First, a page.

SAN FRANCISCO — UC Berkeley has reached a settlement with ousted law school dean Sujit Choudhry, ending a tumultuous saga that erupted last year after his former executive assistant sued him for sexual harassment.
The settlement terminates the university’s ongoing disciplinary action against Choudhry, and resolves the civil lawsuit brought by his former assistant, Tyann Sorrell.
The former law dean will pay $50,000 to Sorrell’s attorneys and another $50,000 to a charity of Sorrell’s choice under the terms of the deal. He will also be allowed to remain a tenured professor while on sabbatical until spring 2018, at which point he will resign.
”It was important that the world understand that he [is] a tenured professor in good standing,” Choudhry’s lawyer, William Taylor of Zuckerman Spaeder, told The Recorder Friday evening.
Sorrell sued Choudhry and the Regents of the University of California in March 2016, alleging that Choudhry had kissed and touched her in unwanted ways and that the school had failed to intervene. The parties requested the entire suit be dismissed with prejudice on Friday.
Sorrell’s lawyer, Leslie Levy of Levy Vinick Burrell Hyams, did not immediately respond to an email seeking comment Friday evening, and it was not clear whether the university paid anything to Sorrell as part of the overall deal.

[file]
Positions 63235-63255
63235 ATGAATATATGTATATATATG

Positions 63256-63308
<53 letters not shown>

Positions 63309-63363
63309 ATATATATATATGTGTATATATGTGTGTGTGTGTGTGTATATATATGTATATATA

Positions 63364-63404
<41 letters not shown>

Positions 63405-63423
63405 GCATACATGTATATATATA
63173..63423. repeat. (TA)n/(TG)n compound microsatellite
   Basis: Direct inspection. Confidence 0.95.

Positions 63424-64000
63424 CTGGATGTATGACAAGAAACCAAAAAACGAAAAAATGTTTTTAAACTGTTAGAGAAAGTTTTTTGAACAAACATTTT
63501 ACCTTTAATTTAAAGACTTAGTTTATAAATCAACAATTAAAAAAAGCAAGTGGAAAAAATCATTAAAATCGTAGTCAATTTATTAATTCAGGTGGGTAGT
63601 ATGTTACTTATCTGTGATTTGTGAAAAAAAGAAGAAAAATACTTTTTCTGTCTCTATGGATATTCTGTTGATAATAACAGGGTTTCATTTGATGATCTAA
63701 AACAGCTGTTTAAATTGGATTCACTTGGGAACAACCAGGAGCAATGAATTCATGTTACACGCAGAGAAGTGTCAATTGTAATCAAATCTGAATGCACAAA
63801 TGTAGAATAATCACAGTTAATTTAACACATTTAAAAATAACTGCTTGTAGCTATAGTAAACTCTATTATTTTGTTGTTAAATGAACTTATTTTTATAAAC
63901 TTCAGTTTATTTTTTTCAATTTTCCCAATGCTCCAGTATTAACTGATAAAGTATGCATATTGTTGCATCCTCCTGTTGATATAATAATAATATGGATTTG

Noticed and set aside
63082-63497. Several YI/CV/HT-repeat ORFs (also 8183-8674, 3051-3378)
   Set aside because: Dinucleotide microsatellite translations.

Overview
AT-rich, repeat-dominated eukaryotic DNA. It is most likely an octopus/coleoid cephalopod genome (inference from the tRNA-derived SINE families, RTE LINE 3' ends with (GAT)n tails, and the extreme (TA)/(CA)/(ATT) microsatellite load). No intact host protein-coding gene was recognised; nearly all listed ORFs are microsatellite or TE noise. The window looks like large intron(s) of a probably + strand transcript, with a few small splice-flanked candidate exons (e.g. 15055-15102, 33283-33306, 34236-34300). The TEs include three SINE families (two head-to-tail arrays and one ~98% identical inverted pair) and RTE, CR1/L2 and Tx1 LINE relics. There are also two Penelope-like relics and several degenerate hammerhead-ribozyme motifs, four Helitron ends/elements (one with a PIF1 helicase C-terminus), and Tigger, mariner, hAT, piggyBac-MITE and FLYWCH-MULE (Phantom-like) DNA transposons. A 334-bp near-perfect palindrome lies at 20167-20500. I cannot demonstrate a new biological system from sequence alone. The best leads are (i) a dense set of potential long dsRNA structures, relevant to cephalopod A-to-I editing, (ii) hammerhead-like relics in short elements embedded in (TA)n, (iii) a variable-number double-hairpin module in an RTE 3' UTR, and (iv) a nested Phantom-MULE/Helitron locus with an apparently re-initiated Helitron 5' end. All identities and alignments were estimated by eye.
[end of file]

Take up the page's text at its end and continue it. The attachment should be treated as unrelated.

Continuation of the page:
“The Regents and Professor Choudhry are satisfied that this is an appropriate resolution, and they look forward to putting this matter behind them,” Choudhry and the university said in a joint statement regarding the settlement.
The university and Sorrell also released a joint statement, saying: “Ms. Sorrell recognizes and appreciates the steps that the university has recently taken to increase its training and prevention activities regarding sexual harassment.”
UC Berkeley had investigated Sorrell’s claims against Choudhry in 2015 in a confidential disciplinary process prior to Sorrell’s civil lawsuit, and concluded then that he broke the school’s code of conduct. Under an agreement at the time, Choudhry apologized to Sorrell and the school allowed him to remain as dean of the law school.
But the university reopened the disciplinary proceedings against Choudhry after the civil suit was launched, drawing attention and some criticism for its handling of the matter in a way that protected Choudhry’s reputation and career. He subsequently stepped down from the dean post.
Choudhry, who is from India, later sued the school for racial discrimination, alleging that he was treated more harshly than white professors who had faced more egregious sexual harassment claims. But Choudhry ultimately dropped that suit.
The terms of the settlement announced Friday also allow Choudhry $10,000 in university funds for reimbursement of travel expenses to attend events and conferences. He will also have “full use” of research funding totaling $97,210, the deal says.